Scott Gale’s eye for innovative ideas has made him an invaluable asset to the energy space.
He was instrumental in bringing about the company’s SmartFleet portfolio, the first intelligent automated fracturing system. He then transitioned into a critical role to help create Halliburton Labs, a collaborative environment where entrepreneurs, academics, investors and industrial labs join to advance cleaner, affordable energy.
Why did you enter the oil and gas industry?
“My first job out of my chemical engineering undergrad was with Dow Chemical. They have a program called the Commercial Development Program, which primarily takes engineering undergrads and prepares them for commercial roles like sales and marketing. The caveat is that upon completion of the program, you don’t get to pick where they send you. I was sent to Houston to sell chemicals to oilfield service providers. I stayed in the industry because of the people, the impact and the types of challenges that need solving.”
Which of your professional achievements are you most proud of?
“While overseeing global strategy for well productivity at Halliburton, I had the opportunity to form the strategy and team that ultimately led to the creation of Halliburton’s SmartFleet offering. I remember when we first pitched the audacious concept to management; there were people in the room who laughed out loud. They thought it was impossible. After a couple of years of amazing work by the team, we delivered something the industry had never seen before.”
How have you exercised leadership to help shape your company?
“During my first extended staff meeting in the very early days of Halliburton Labs, I had about 40 people on a call from every corner of the company. I simply reminded them that we were all embarking on something we’d never done in our careers and that ‘if it wasn’t making them uncomfortable, then I wasn’t doing my job.’ It was an open invitation to be bold, fail forward and learn by doing. I felt like the subsequent conversation was key to surfacing concerns so we could address them quickly and get to better answers faster.”
Who are your mentors?
“I have a friend I met on the first day of our professional careers. He and I have had very different paths since then but have stayed closely connected over the years despite working in different industries and different time zones. We have discussed books, business issues and personal issues over the years. Some of the best lessons I learned from these interactions are not to take yourself too seriously, everyone has challenges they face and career success is defined in countless ways—don’t look side to side.”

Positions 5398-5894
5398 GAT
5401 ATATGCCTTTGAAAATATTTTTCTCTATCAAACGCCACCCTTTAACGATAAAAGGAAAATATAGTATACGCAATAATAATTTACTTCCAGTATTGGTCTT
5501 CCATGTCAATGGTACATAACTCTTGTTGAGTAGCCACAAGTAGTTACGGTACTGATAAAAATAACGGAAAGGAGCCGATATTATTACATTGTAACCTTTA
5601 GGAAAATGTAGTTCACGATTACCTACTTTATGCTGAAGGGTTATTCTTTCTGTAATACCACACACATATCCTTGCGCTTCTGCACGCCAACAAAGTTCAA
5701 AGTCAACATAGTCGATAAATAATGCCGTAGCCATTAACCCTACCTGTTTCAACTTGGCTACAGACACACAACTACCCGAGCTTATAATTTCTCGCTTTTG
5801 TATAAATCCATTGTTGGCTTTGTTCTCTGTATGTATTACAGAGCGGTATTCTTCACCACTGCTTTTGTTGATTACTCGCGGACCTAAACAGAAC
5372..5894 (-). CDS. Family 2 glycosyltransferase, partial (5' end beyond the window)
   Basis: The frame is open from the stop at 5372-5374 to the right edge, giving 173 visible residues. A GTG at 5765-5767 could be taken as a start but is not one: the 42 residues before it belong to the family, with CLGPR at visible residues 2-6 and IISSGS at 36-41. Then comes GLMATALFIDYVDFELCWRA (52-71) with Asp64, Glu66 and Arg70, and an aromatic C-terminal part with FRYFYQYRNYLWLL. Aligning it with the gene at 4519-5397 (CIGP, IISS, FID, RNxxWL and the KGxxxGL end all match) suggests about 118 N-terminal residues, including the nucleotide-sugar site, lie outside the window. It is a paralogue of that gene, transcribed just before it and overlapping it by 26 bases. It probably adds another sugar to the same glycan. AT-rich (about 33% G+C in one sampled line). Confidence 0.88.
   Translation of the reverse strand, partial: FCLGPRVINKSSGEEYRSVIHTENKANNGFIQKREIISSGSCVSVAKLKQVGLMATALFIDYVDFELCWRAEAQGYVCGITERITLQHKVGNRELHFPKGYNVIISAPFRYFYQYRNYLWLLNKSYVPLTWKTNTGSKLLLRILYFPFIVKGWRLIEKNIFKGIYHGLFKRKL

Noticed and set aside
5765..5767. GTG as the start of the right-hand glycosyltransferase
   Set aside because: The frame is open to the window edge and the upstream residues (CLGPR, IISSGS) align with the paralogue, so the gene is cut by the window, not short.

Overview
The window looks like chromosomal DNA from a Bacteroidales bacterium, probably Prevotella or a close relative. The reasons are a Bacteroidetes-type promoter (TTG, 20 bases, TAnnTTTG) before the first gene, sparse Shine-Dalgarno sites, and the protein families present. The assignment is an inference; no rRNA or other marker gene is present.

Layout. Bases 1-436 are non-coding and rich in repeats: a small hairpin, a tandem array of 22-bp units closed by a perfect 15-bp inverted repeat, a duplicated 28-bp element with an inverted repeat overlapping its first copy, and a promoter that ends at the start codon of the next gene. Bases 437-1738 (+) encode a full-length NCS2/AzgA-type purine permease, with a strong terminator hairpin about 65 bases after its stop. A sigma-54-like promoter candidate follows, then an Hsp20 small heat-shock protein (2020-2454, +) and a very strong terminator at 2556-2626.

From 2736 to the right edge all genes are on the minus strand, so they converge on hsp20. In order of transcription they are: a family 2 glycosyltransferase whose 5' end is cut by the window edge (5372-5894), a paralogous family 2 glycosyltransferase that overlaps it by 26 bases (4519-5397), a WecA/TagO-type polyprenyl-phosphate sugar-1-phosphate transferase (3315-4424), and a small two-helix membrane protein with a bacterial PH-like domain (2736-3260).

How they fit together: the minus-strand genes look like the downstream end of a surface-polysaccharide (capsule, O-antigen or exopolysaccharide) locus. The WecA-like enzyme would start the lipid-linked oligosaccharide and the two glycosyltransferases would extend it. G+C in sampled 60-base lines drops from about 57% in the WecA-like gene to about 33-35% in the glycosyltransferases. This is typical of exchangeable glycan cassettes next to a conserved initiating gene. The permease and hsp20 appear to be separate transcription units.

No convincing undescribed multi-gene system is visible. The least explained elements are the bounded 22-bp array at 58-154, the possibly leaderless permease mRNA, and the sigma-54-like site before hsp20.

What advice would you give other young professionals in the industry and/or in your sector?
“As a leader, your employees don’t work for you, you work for your employees. Stay curious and never stop learning. Each of us is born with a fatal diagnosis. Don’t let life get routine—live each day with purpose.”
What transformations do you think the industry must undertake for it to thrive in the future?
“The industry must embrace transformation to thrive! Full stop. It is in our DNA to transform. The industry must continue to attract and retain the best talent. The technology that paved the present won’t lead us to the future. Achieving a sustainable energy future requires an inclusive culture, rapid technology adoption and a sense of urgency.”
What are your long- and short-term career goals?
“My career goals are to embrace the challenges in front of me and to control the things that I can control. My goals are not measured on an income statement but in the echo I leave behind through relationships and facilitating the success of others.”
1. I am a film enthusiast with a co-executive producer credit on the upcoming Liam Neeson film “Marlowe.”
2. I have visited 46 of the 50 U.S. states and 14 countries.
3. I received my first corporate paycheck at age 13 working a summer in the mailroom at a mid-size manufacturing company. Every summer through high school, I returned to work in different roles from customer service, marketing, parts assembly, and shipping and receiving.